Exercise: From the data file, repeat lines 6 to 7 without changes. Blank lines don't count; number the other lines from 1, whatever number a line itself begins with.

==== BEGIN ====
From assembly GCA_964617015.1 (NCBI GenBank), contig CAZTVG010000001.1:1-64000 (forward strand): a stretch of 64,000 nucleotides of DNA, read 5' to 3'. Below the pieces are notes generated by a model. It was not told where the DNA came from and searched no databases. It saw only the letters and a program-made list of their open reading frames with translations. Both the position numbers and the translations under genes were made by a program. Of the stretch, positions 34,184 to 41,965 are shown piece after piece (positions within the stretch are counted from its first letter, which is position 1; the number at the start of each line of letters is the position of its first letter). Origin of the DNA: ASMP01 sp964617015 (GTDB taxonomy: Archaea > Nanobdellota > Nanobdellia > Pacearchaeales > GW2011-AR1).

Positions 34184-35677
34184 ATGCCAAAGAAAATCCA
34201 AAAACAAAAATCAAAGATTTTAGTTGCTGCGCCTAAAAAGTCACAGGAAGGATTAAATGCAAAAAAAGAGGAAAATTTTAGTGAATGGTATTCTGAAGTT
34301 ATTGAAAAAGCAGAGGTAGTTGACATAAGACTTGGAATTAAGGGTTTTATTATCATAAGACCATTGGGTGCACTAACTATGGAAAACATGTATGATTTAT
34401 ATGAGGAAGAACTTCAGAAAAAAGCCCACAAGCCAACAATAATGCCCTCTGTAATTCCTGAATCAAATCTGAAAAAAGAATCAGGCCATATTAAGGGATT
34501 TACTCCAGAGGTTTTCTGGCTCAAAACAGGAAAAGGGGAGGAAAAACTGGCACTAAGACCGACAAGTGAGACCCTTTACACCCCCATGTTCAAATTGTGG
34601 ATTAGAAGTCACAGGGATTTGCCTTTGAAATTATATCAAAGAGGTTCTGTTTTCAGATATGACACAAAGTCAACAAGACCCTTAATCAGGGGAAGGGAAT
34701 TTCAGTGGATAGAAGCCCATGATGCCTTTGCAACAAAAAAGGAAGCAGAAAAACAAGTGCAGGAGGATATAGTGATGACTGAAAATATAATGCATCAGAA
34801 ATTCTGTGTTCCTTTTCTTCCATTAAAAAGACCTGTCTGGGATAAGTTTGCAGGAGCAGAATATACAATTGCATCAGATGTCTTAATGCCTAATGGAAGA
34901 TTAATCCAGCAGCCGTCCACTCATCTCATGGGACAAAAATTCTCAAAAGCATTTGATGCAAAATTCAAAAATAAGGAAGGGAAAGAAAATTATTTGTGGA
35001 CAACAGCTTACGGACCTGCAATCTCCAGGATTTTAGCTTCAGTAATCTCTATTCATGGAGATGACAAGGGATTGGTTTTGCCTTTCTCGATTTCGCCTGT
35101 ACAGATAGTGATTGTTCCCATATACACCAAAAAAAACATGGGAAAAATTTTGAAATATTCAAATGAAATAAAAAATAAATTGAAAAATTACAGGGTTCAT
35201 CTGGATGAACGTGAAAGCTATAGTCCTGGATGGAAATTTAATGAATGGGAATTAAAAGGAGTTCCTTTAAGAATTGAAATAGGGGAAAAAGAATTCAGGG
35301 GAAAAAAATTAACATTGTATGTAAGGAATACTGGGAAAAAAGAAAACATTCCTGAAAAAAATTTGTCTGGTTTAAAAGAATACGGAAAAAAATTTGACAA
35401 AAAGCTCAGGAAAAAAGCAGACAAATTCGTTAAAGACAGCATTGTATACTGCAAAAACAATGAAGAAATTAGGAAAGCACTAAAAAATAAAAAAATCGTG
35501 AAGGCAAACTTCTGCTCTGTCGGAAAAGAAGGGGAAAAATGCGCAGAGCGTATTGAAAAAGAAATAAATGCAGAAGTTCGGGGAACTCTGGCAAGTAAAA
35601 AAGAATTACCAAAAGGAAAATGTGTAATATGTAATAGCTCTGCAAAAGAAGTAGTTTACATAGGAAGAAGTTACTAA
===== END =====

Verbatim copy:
34401 ATGAGGAAGAACTTCAGAAAAAAGCCCACAAGCCAACAATAATGCCCTCTGTAATTCCTGAATCAAATCTGAAAAAAGAATCAGGCCATATTAAGGGATT
34501 TACTCCAGAGGTTTTCTGGCTCAAAACAGGAAAAGGGGAGGAAAAACTGGCACTAAGACCGACAAGTGAGACCCTTTACACCCCCATGTTCAAATTGTGG